This is a review of Three Billboards Outside Ebbing, Missouri. A film starring Frances McDonagh and Woody Harrelson.
I’ve been to Missouri. A long time ago I visited the state, and I still think the bit I visited was more modern than the fictional town of Ebbing which is the setting for this film.
Mildred Hayes (played perfectly by Frances McDormand) is searching for justice for a daughter who was the victim of a hideous crime. Believing that the local police Chief, Willoughby (Woody Harrelson) is dragging his feet with the investigation, Mildred leases three billboards at the edge of town to call attention to the inaction.
What follows is a chain reaction that twists through the darkest turns of grief. Ebbings various residents are both cruel and funny in turn, and tragedy is never far enough from incandescent rage.
From the all-American family man Willoughby to the bum-cop Dixon, played by Sam Rockwell, explosive emotions lurk beneath almost comedic surfaces. France McDormand is fantastic, her anger only giving way to tender scenes when she encounters the spirit of her daughter during a quiet moment.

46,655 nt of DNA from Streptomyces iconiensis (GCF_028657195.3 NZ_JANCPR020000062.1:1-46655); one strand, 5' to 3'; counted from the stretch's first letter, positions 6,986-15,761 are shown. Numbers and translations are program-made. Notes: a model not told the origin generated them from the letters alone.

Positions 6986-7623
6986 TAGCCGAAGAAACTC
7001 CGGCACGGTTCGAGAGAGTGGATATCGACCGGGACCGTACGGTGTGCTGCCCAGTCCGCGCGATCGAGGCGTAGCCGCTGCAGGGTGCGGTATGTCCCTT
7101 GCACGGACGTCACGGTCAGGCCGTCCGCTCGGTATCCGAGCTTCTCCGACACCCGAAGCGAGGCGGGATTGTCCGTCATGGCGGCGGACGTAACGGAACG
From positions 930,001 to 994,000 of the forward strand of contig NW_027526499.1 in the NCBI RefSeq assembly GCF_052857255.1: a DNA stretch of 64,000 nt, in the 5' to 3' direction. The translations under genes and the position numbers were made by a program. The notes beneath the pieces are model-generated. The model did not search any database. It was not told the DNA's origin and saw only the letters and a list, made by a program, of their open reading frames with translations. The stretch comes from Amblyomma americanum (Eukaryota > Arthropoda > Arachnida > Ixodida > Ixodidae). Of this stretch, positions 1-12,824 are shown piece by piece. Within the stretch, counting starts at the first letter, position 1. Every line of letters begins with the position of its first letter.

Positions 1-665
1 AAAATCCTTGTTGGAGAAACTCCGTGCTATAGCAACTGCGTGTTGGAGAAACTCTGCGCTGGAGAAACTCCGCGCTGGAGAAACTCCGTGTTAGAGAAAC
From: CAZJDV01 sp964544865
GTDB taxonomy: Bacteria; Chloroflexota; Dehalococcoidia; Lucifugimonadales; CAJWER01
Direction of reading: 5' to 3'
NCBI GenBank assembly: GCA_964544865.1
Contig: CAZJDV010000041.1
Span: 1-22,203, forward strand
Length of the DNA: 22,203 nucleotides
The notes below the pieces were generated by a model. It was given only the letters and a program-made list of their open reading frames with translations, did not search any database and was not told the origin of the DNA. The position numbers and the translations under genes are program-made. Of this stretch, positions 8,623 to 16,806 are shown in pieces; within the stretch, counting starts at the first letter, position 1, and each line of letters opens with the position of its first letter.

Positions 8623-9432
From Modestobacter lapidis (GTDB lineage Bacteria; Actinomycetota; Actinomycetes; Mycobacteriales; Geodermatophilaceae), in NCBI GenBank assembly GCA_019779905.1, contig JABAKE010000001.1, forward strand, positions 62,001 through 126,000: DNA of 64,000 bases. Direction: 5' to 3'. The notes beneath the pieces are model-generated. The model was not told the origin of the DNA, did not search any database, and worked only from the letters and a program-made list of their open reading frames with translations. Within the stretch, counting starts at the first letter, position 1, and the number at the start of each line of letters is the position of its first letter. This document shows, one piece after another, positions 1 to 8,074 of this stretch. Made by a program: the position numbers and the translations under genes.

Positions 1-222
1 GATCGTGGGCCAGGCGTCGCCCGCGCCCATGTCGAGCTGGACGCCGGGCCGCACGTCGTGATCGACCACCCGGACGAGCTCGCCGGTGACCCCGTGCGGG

There is a sense of a Western in much of this film, with many of the big scenes overlooking a modern main-street. Violence is never far away, but never disproportionate to the gravity of the original crime committed.
Three Billboards has been nominated for a raft of awards this season, and rightly so. Multiple Golden Globes and BAFTA nominations are in the bag, and I fully expect to see this highly rated at the Oscars.
Three Billboards Outside Ebbing Missouri is a melancholic film, but there is very dark humour which made me laugh out loud a number of times, and the script is excellent. The sadness of a mother who has lost her daughter is not assuaged, and McDonagh delivers a great performance as the hero of the piece.
Overall. 10/10. IMDb